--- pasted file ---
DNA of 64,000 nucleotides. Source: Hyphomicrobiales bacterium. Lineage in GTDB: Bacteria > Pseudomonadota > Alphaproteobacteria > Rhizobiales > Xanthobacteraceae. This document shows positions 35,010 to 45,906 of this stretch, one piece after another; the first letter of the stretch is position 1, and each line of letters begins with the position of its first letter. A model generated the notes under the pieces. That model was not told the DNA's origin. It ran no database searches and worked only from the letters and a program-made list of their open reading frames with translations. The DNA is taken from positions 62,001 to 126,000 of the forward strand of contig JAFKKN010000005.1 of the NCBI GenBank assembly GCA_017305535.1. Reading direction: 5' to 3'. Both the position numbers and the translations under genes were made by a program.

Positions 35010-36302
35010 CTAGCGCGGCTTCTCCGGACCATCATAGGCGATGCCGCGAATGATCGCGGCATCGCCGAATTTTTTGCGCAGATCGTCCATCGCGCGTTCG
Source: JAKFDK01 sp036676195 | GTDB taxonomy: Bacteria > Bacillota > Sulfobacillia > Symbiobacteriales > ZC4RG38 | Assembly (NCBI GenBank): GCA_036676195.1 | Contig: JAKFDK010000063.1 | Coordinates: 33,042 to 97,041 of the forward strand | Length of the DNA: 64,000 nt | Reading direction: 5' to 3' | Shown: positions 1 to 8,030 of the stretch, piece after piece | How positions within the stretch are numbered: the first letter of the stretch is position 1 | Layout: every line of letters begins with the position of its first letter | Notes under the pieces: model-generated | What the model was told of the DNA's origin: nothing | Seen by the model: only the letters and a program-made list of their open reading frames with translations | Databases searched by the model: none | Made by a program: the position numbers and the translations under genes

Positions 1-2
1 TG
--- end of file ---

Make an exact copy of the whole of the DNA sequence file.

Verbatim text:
DNA of 64,000 nucleotides. Source: Hyphomicrobiales bacterium. Lineage in GTDB: Bacteria > Pseudomonadota > Alphaproteobacteria > Rhizobiales > Xanthobacteraceae. This document shows positions 35,010 to 45,906 of this stretch, one piece after another; the first letter of the stretch is position 1, and each line of letters begins with the position of its first letter. A model generated the notes under the pieces. That model was not told the DNA's origin. It ran no database searches and worked only from the letters and a program-made list of their open reading frames with translations. The DNA is taken from positions 62,001 to 126,000 of the forward strand of contig JAFKKN010000005.1 of the NCBI GenBank assembly GCA_017305535.1. Reading direction: 5' to 3'. Both the position numbers and the translations under genes were made by a program.

Positions 35010-36302
35010 CTAGCGCGGCTTCTCCGGACCATCATAGGCGATGCCGCGAATGATCGCGGCATCGCCGAATTTTTTGCGCAGATCGTCCATCGCGCGTTCG
Source: JAKFDK01 sp036676195 | GTDB taxonomy: Bacteria > Bacillota > Sulfobacillia > Symbiobacteriales > ZC4RG38 | Assembly (NCBI GenBank): GCA_036676195.1 | Contig: JAKFDK010000063.1 | Coordinates: 33,042 to 97,041 of the forward strand | Length of the DNA: 64,000 nt | Reading direction: 5' to 3' | Shown: positions 1 to 8,030 of the stretch, piece after piece | How positions within the stretch are numbered: the first letter of the stretch is position 1 | Layout: every line of letters begins with the position of its first letter | Notes under the pieces: model-generated | What the model was told of the DNA's origin: nothing | Seen by the model: only the letters and a program-made list of their open reading frames with translations | Databases searched by the model: none | Made by a program: the position numbers and the translations under genes

Positions 1-2
1 TG